Thursday, March 26, 2009
Roland Martin of CNN interviews Ben Jealous about the NAACP's Lawsuit
Roland Martin, political correspondent for CNN and The Tom Joyner Morning Show, interviewed NAACP's CEO Ben Jealous about the law suit against Wells Fargo and several other banks for institutionalized racism. Mr. Jealous addressed the records that banks must make public about their lending ratios. Jealous stated that many of the blacks applicants were put in subprime loans that actually qualified for conventional loans. Jealous also stated that African American were targeted specifically for this type of discriminatory practices.
I read the lawsuit several times prior to my posting several weeks ago but I thought it would be interesting to pull out several key points of the lawsuit to further expand on my original post.
The suit states:
5. Wells Faro Bank, N.A. and Wells Fargo Home Mortgage, Inc target the African American community by capitalizing on their relative lack of experience in dealing with banking institutions and mortgage loans. Upon information and belief, Wells Fargo Bank, N.A. and Wells Fargo Home Mortgage, Inc. are aware of the African American Community's susceptibility to predatory lending practices, but nonetheless engage in policies and procedures that they know will result in African Americans being steered toward less favorable loans.
6. Indeed, in 2006, the Center for Responsible Lending, a non-profit research organization, found that even when income and credit risk were accounted for, African American were still 31% to 34% more likely to receive higher rate subprime loans, and that the disparities between them and Caucasians with the same risk factors were "large and statistically significant."
These particular points intrigued me more so than others in light of recent charge to hold folks accountable by Tavis Smiley. Again this is not a personal attack of Tavis, only a charge to him to do his research and get back to the community that he often admonishes to educate ourselves on the issues, to know all the facts, and to dig deeper in our pursuit of being empowered.
Section 11. states The NAACP brings this class action lawsuit seeking declaratory and injuctive relief based upon the Fair Housing Act, Equal Credit Opportunity Act, and the Civil Rights Act.
According to the NAACP's research, along with several other independent organizations, black folks have been targeted by Wells Fargo because the bank knows most blacks are easier prey for predatory lending practices. Knowledge is power. Nothing teaches you more than to be educated not only about how to achieve the American dream of home ownership but also not to be fleeced while trying to achieve that dream.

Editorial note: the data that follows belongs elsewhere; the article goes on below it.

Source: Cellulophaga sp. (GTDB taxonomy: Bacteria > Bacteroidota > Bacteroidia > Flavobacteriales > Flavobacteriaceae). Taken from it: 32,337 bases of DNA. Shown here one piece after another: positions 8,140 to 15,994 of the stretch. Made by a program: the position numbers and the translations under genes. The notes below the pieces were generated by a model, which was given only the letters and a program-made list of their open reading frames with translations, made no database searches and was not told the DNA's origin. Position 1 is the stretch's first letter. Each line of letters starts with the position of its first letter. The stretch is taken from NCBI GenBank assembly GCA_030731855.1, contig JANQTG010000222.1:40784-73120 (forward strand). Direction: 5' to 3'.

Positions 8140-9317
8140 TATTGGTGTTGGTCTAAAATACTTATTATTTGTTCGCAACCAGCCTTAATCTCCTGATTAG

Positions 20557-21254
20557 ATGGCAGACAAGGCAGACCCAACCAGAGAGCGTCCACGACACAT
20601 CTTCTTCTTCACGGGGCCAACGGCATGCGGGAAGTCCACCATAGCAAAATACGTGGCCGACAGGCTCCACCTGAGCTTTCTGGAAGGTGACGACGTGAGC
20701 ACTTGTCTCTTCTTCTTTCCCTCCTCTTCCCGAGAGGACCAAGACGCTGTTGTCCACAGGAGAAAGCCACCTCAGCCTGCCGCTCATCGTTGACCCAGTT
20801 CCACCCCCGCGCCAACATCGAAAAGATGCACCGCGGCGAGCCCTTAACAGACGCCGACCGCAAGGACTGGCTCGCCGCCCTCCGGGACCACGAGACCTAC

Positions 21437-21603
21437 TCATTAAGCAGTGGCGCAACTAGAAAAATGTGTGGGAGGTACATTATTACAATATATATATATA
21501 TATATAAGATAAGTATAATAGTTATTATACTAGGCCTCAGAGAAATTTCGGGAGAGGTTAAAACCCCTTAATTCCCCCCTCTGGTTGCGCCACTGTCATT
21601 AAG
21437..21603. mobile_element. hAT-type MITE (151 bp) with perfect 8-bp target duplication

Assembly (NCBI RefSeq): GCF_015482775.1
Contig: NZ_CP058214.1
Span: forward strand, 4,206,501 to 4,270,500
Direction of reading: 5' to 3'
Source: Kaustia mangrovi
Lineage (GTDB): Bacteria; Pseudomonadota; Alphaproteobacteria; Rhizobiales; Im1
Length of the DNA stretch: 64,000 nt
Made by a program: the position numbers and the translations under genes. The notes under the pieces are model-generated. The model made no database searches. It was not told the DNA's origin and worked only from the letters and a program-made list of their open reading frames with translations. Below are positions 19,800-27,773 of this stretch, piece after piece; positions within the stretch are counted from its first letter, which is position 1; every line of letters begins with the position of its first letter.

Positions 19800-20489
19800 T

What is even more disturbing is that the poor and uneducated were not the only victims of the lending practices of Wells Fargo. Black folks, who qualified with their credit and income, were ripe for the picking as well. Wells Fargo did not have any preferences. If they were black, they more than likely were charged higher fees than their counter part, according to the NAACP's lawsuit.
When we see the name of Wells Fargo as the title sponsor of a Black think tank event, one would naturally assume that this bank is above reproach and is an advocate for the people that attend these type of functions. With all of the "leaders" of the community flanked on stage trying to show their love for the people by screaming about the injustices committed by the Bush administration and holding the present administration accountable for deeds not yet committed, one would hope they would have addressed predatory lending practices as one of the main issues that hold the community of color back. These same confessors of love for color folks and the need to empower the masses were flown in, housed, and wine and dined by a Bank that is being alleged to have committed the same type of injustices committed by President Bush. This hypocrisy is seen all the time in the community of color and rarely, if ever, challenged. To challenge this type of influence peddling, pimping the poor and misinformed in my book, would be considered attacking, and God knows we would not want to speak the truth and get it confused with attacking.
After posting about this two weeks ago, I am glad to see that this subject matter was addressed on Black radio. Thank you, Roland Martin. Wells Fargo name was mentioned several times but it was not the only bank guilty of these allegations Mr. Jealous said. There are fourteen total but Wells Fargo has committed more violations that any of the other banks. Could that be because it was marketed directly to thousands of blacks folks being charged to hold others "Accountable"?
I suggest that everyone take a minute or two and read the lawsuit at www.naacp.org.
Wells Fargo's rebuttal in the Wall Street Journal can be read @
Roland's interview with Jealous:
Tavis has not issued a statement as of yet. Stay tuned.